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Publication numberUS7427037 B2
Publication typeGrant
Application numberUS 11/783,984
Publication dateSep 23, 2008
Filing dateApr 13, 2007
Priority dateDec 13, 2002
Fee statusLapsed
Also published asUS20070194153
Publication number11783984, 783984, US 7427037 B2, US 7427037B2, US-B2-7427037, US7427037 B2, US7427037B2
InventorsJohn S. Frazee
Original AssigneeFrazee John S
Export CitationBiBTeX, EndNote, RefMan
External Links: USPTO, USPTO Assignment, Espacenet
Anti-clogging showerhead device
US 7427037 B2
A showerhead facilitating draining of water retained following shut-off. The showerhead includes a housing swivelably fitted on a ball-adapter which in turn includes an integral threaded segment for attachment to a water feed line. An air pathway is formed to extend from inside to outside the ball-adapter where it opens to generally atmospheric pressure. A flexible check valve in the form of an annular skirt is retained by an integral ring portion where the ball-adapter is threaded to the feed line. Under water-flow pressure, the skirt expands, blocking the passage. Upon shut-off, the skirt withdraws, instantly opening the air passage. Opening the showerhead to atmospheric pressure relieves the normally occurring suction effect which keeps water from draining completely from the showerhead spray holes. Thus avoiding the widespread problem of trapped water slowly evaporating and leaving behind stubborn and unsightly mineral deposits that eventually build up to clog showerhead spray holes.
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1. An anti-clogging showerhead device comprising a head with a surface plate defining outlet spray holes therethrough, and including a ball-adapter with a threaded section at a first end thereof configured to engage a threaded terminal portion of a supply line extending upstream of said head, said showerhead device further characterized by:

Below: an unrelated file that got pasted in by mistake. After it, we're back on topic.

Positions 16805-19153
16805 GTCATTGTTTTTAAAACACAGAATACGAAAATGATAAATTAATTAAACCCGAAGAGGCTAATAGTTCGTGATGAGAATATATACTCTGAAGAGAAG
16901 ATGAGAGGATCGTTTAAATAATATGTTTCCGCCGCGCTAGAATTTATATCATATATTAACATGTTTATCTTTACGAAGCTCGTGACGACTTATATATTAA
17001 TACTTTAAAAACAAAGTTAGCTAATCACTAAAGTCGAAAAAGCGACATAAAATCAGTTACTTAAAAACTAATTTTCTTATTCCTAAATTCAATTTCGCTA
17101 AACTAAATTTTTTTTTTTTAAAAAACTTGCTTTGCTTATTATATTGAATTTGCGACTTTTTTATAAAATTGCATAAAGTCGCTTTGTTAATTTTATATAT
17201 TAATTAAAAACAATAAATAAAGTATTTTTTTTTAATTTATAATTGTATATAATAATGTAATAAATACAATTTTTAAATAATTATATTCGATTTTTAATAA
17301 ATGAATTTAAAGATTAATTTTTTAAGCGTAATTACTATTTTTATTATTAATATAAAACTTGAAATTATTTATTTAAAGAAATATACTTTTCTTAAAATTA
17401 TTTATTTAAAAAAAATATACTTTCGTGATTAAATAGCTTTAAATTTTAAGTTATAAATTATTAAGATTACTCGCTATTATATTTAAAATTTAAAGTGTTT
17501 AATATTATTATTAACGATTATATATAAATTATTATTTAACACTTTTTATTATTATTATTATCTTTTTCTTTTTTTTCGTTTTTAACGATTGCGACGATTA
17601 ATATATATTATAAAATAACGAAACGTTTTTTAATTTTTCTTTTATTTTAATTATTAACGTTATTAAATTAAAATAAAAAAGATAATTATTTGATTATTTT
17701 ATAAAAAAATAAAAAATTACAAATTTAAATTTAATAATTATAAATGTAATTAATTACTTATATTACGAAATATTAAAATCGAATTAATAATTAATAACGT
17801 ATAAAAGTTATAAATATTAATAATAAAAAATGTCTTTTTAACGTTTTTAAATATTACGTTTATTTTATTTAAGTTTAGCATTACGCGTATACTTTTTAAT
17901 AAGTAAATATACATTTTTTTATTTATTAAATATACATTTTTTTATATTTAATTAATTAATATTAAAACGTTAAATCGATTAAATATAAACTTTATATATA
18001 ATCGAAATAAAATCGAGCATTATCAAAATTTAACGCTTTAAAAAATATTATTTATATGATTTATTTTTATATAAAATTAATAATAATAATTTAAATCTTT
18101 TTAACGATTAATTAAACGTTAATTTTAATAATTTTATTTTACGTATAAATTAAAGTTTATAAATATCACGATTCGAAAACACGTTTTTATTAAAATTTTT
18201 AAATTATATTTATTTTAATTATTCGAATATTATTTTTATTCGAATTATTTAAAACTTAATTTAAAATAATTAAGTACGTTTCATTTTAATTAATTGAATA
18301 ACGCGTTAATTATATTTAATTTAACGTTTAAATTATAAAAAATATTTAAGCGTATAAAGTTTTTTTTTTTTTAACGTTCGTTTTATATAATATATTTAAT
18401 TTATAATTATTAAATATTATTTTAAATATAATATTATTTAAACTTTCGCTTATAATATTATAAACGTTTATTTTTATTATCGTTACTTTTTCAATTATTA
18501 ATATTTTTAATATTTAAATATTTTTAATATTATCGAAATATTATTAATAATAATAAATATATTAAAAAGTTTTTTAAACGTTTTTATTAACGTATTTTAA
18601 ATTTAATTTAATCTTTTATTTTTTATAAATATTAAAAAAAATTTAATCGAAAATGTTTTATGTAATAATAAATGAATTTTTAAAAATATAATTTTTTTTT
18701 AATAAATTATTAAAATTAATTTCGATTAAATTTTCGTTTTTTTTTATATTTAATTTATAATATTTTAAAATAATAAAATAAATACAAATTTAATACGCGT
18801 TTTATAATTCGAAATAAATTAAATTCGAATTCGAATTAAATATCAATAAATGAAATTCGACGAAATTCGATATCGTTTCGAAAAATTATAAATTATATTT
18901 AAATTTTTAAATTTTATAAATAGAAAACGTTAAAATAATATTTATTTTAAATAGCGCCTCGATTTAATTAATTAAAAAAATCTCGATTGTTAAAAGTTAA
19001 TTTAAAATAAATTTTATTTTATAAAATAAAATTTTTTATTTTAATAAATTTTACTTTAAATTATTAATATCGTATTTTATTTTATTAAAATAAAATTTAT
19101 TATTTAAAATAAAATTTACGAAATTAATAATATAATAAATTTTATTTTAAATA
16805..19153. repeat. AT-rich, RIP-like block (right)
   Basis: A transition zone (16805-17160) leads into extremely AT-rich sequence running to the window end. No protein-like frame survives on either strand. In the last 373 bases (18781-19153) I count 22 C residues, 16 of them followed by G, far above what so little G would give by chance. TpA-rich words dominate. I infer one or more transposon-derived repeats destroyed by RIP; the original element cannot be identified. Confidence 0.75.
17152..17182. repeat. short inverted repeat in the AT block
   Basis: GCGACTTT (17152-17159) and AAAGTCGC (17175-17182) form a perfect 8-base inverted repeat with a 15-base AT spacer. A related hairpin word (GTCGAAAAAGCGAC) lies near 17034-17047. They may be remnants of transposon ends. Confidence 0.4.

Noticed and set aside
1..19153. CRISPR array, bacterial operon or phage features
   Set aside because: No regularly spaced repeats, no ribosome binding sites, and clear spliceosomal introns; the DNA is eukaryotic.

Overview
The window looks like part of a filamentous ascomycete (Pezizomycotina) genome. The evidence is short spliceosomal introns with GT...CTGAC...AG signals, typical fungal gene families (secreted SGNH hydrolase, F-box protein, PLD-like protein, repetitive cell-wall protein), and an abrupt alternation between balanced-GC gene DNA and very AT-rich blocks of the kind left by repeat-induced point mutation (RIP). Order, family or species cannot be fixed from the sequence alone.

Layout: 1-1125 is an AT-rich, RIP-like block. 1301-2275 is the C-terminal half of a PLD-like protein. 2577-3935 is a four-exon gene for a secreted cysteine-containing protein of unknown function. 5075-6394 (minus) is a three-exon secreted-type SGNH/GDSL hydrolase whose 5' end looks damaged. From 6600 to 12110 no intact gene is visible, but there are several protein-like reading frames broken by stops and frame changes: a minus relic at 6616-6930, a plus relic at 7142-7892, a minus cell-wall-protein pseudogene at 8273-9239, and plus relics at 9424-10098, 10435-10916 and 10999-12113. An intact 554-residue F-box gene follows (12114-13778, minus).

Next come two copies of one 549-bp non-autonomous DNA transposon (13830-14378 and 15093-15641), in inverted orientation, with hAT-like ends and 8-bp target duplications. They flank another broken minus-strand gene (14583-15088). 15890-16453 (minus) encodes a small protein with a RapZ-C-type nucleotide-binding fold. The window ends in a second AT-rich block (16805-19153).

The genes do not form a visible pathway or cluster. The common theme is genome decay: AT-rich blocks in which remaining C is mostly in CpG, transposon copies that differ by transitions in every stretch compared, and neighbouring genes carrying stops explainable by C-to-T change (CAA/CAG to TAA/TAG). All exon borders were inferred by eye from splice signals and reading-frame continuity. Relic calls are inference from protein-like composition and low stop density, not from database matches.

said threaded section of said ball-adapter including an annular shoulder rest portion;
said head is mounted on said ball-adapter at a second end of said ball-adapter;
said head and said ball-adapter configured to define therein a continuously open water pathway from said supply line through said outlet spray holes, said ball-adapter having upstream and downstream portions wherein said ball-adapter first end is open to said supply line located generally at said upstream portion and said plate defining spray holes is located generally at said downstream portion of said water pathway;
said ball-adapter first end having defined therethrough at least one air pathway along said water pathway upstream portion, wherein said at least one defined air pathway extends from an internal surface of said ball-adapter adjacent said water pathway to a point external of said ball-adapter and opening to generally atmospheric pressure;
a flexible valve element extending adjacent said internal surface of said ball-adapter, said valve element having an outwardly flexed condition where it is pressed against and substantially blocks said air pathway and a generally relaxed condition where it is spaced slightly from said ball adapter inner surface and air pathway;